Alaska Seaplanes announced Tuesday it intends to relaunch passenger air service on routes formerly served by RavnAir Group, which declared bankruptcy earlier this year amid the COVID-19 pandemic.
Juneau-based Alaska Seaplanes had previously put in an offer to buy the Part 121 federal operating certificates from Ravn-operated airlines PenAir and Corvus — which allow scheduled service to rural hubs in the Aleutian Islands, Bristol Bay, and the Kenai Peninsula.
"We bid on some of the assets in the Ravn bankruptcy," said Kent Craford, co-owner and president of Alaska Seaplanes. "We unfortunately lost it in a very bizarre auction for the Corvus and PenAir certificates that were attached to RavnAir Group."
After Ravn — which was Alaska's largest rural airline, with 72 planes, 1,300 employees, and more than 100 destinations across the state — cancelled the auction process to sell off its assets earlier this month, Southern California-based FLOAT Shuttle struck a deal with the bankrupt airline to buy the PenAir and Corvus operating certificates and aircraft.
Craford said Alaska Seaplanes was disappointed by the auction process, but not deterred. The Southeast Alaska commuter air carrier still intends to serve the communities that were previously served by Ravn.
"But instead of taking over the old Ravn certificates, [we'll] simply move operations out there under a different and new certificate," he said.
The airline will partner with Wexford Capital — a Connecticut-based investment firm and long-standing participant in the regional airline industry — which recently acquired a Florida-based airline out of bankruptcy, according to Craford.
"So we're going to be adding aircraft to that certificate and serving Unalaska and other communities on the Alaska Peninsula that were previously served by Ravn," he said.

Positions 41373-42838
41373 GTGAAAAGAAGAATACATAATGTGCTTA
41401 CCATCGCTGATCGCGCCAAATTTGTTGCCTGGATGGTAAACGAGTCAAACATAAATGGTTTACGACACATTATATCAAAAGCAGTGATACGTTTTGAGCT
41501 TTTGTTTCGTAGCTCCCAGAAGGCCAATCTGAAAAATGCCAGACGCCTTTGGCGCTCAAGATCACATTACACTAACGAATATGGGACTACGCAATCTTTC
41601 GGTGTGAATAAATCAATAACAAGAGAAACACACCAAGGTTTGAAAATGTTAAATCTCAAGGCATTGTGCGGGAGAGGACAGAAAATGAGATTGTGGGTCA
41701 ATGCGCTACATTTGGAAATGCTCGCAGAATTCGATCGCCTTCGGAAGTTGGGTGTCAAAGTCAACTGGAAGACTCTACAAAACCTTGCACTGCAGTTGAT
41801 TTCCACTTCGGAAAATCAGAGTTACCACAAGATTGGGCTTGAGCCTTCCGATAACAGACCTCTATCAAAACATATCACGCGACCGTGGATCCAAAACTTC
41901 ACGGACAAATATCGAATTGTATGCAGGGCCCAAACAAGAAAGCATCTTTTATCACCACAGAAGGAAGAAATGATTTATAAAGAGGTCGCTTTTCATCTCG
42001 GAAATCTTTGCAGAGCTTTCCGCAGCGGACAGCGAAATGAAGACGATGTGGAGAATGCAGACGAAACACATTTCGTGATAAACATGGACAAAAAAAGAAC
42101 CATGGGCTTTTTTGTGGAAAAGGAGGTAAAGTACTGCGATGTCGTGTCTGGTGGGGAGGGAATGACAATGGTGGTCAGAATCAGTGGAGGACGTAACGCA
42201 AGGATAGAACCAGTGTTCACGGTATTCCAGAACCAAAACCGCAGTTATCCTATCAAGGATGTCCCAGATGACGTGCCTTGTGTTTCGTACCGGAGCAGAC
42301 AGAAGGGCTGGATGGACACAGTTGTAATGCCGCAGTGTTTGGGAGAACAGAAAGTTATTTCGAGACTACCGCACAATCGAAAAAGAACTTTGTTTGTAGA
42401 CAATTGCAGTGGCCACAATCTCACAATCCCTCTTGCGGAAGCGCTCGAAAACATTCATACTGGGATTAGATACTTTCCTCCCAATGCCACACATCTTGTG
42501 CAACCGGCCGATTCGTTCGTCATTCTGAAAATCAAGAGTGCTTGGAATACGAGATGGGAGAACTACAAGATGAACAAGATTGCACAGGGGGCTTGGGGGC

For the community of Unalaska/Dutch Harbor, Alaska Seaplanes intends to operate aircraft capable of flying directly from Anchorage, said Craford. The island has been without non-stop commercial service since a fatal plane crash last October, in which one of Ravn's Saab 2000 planes crashed while landing at Unalaska's airport, killing one passenger and injuring more than a dozen others. Afterward, the company switched to using the smaller, slower DeHavilland Dash 8 aircraft, which require a refueling stop.
Since the company declared bankruptcy in April, Unalaskans have depended largely on chartered planes and twice-a-week commercial flights fulfilled by the regional airline, Grant Aviation, which flies between Unalaska and Cold Bay, and then a connecting Alaska Airlines flight from Cold Bay to Anchorage.
"PenAir really had set the bar with their Saab 2000 service," said Craford. "And so right now, we're looking at our aircraft options, but whatever we choose, it's going to be an aircraft that can serve Unalaska directly from Anchorage without a stop in Cold Bay or anything like that."
The airline intends to hire former Ravn and PenAir pilots who are experienced on Aleutian Chain routes, Craford added.
Alaska Seaplanes will be operating alongside FLOAT Shuttle, which also intends to restart scheduled service on all routes formerly served by Ravn — with the exception of Kodiak — in September, according to FLOAT Shuttle's chief operating officer, Rob McKinney. That includes non-stop service between Anchorage and Unalaska/Dutch Harbor, he added.
However, FLOAT has generated concern among Alaskans, who say the Southern California commuter service doesn't have the experience to fly to communities in rural Alaska.
Craford said nothing in FLOAT Shuttle's track record shows that they can operate larger aircraft. The airline is operated under the less-strict Part 135 federal operating certificate for commuter service, rather than the more regulated Part 121 certificates used by Ravn, and uses small planes to fly California commuters who want to avoid getting stuck in traffic.
"They're woefully underprepared to operate service to Unalaska and other Alaska Peninsula communities," Craford said. "Let's keep in mind that this is one of the most challenging places in the world to fly. And I think it's a very disconcerting proposition that they're going from really no experience at all with these kinds of operations to trying to fly out to the Aleutian Chain."
McKinney said in a statement that FLOAT's new focus on providing the best customer service and experience possible will gain them a following that they can count on regardless of what choices in air travel are available. He did not address Craford's concerns about the airline operating in rural Alaska. McKinney previously led a Southeast Alaska airline, Wings, for six years.
KUCB will hold an interview program with McKinney on Friday, July 31, at noon, rebroadcasting at 5 p.m. on KUCB, 89.7 FM.